The growing concern over the climate crisis, deteriorating health of the population and diminishing compassion for animals now fuels Neet’s passion to educate the world on the need to make changes to their lifestyles and drive change from the population up to policymakers who seem unconcerned about the apocalyptic predictions for this planet. With the growing global catastrophes caused by our warming climate and sound scientific predictions that we have less than ten years to do something to reverse these changes, a move away from animal agriculture is imperative. However, our policy-makers are funded by this corrupt industry, so decisions to save the planet, animals or ourselves are not going to come from them – it has to come from us. Our lifestyle choices and what we buy and consume are what will drive the change. We have to take back that control if we want a planet for our children. But how do we change public perception? Cognitive dissonance stalls change, makes people accepting to the horrors of animal agriculture and its impact. Propaganda disguised as health benefits further miseducates the population, groups exposing the reality of the industry are being silenced because profit is more important than the planet, the animals, the population or the future.  Thanks to social media, the truth is being exposed to a growing population. Excellent films and documentaries are reaching people, and people are changing. BUT there are still a great many not willing to watch a long film or documentary or watch the graphic images exposing the true nature of animal agriculture. So cognitive dissonance persists in the majority of the population.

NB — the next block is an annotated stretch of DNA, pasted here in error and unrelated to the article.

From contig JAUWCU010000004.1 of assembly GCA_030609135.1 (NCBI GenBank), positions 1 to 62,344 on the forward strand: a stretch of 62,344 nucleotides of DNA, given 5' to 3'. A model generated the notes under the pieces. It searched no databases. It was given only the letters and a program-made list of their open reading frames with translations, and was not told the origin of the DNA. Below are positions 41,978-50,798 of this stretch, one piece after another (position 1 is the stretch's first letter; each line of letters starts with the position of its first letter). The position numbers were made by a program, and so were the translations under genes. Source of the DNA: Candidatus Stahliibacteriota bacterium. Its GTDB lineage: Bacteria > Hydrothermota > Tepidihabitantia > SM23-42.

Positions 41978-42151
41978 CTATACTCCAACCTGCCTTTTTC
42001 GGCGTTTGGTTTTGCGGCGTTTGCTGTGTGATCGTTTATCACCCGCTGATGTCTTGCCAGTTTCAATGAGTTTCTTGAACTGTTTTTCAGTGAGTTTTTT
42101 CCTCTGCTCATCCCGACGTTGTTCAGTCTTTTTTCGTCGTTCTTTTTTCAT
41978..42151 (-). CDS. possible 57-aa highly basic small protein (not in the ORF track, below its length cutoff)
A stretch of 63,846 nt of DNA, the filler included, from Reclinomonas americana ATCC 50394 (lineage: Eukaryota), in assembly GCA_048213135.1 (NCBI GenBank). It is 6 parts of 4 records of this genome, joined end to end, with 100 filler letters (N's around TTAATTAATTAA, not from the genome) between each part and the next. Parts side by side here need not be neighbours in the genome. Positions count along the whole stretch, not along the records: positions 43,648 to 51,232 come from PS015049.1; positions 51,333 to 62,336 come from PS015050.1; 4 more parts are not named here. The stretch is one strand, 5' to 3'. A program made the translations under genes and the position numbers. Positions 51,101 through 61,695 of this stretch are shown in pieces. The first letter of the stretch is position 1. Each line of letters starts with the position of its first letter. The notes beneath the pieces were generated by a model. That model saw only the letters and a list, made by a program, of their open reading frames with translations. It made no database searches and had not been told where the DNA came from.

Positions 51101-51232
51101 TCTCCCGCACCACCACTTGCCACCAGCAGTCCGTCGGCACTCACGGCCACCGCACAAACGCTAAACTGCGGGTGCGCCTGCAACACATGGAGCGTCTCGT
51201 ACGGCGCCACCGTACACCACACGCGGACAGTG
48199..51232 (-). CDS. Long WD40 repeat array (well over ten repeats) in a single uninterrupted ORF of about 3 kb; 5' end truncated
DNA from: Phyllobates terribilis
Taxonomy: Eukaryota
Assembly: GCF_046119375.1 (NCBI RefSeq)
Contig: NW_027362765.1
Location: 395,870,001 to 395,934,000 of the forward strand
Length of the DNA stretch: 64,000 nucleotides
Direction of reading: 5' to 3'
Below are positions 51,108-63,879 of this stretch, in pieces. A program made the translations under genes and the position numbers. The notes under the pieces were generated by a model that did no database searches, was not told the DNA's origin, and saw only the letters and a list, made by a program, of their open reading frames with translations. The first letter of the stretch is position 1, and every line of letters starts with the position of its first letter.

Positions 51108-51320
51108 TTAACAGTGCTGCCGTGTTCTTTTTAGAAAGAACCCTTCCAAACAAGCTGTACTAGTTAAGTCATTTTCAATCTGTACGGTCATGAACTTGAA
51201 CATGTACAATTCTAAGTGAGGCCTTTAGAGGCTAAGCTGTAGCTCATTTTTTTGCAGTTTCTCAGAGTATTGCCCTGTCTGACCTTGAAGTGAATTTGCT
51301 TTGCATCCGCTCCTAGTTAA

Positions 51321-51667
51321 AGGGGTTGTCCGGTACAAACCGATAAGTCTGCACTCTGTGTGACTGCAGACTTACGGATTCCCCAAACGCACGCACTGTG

I-SCREAM is less than 15 minutes, it draws in the viewer, lets them empathise with the protagonist, feel their fear, their pain, their despair. Only to reveal the real meaning at the end. By placing the human in place of the animal, we get to understand the reality from their eyes, and hopefully, that will change perceptions and mindsets and understanding leading to behavioural change and a plant-based/ vegan future.

Who filmed I-SCREAM?

On set at The Beetroot Sauvage

VGN Media was established to use creativity, arts and all forms of media to promote a positive Vegan message. Established in 2019 its first major project was to bring the UK’s first vegan film festival to Glasgow in April 2020 before taking it around the UK. Covid prevented that from happening, so in the meantime they are making Vegan themed films. https://vgnmedia.co.uk/ VGN Media Facebook page

The EAR Tag: A symbol of slavery…

In the film, all the women wear ear tags as a symbol of their slavery and servitude to the cause. Just like in animal agriculture, animals have their tags to identify the “stock number” for the farmer that owns them. They represent the commodity of tagging animals, tracking their enslavement and slaughter. 

The ear tag was designed and made by the jewellery designer Goldneilson, a sponsor of the film. They are available in Sterling silver.  It is a powerful symbol that will raise awareness from simply being worn. Available also as a pendant or charm

One ear tag costs £35, or engraved with a six-digit number (eg birthdate or day you went vegan) £45. email iscreamshortfilm@gmail.com to purchase.

Where was the music sourced?

The Dead Puppies of Chernobyl are dedicated to giving a voice to those without and their music was perfect for this film. They were very generous to let us use “They Eat Animals” with words that are very poignant and utterly appropriate. You can hear the full album Plastic here for free at https://thedeadpuppiesofchernobyl.hearnow.com/

What Our Audience said…

Alison Walker

TV and Sports Presenter

Shocked, surprised and saddened. It made me think. I mean REALLY think.”

The Dead Puppies of Chernobyl

Musicians/ Band

“Powerful and punchy, a high altitude production that hits above the belt, the message is clear.”

Terry Ronald

Novelist, writer, songwriter and music producer

“Shocking and thought provoking. I hope you do well with it.”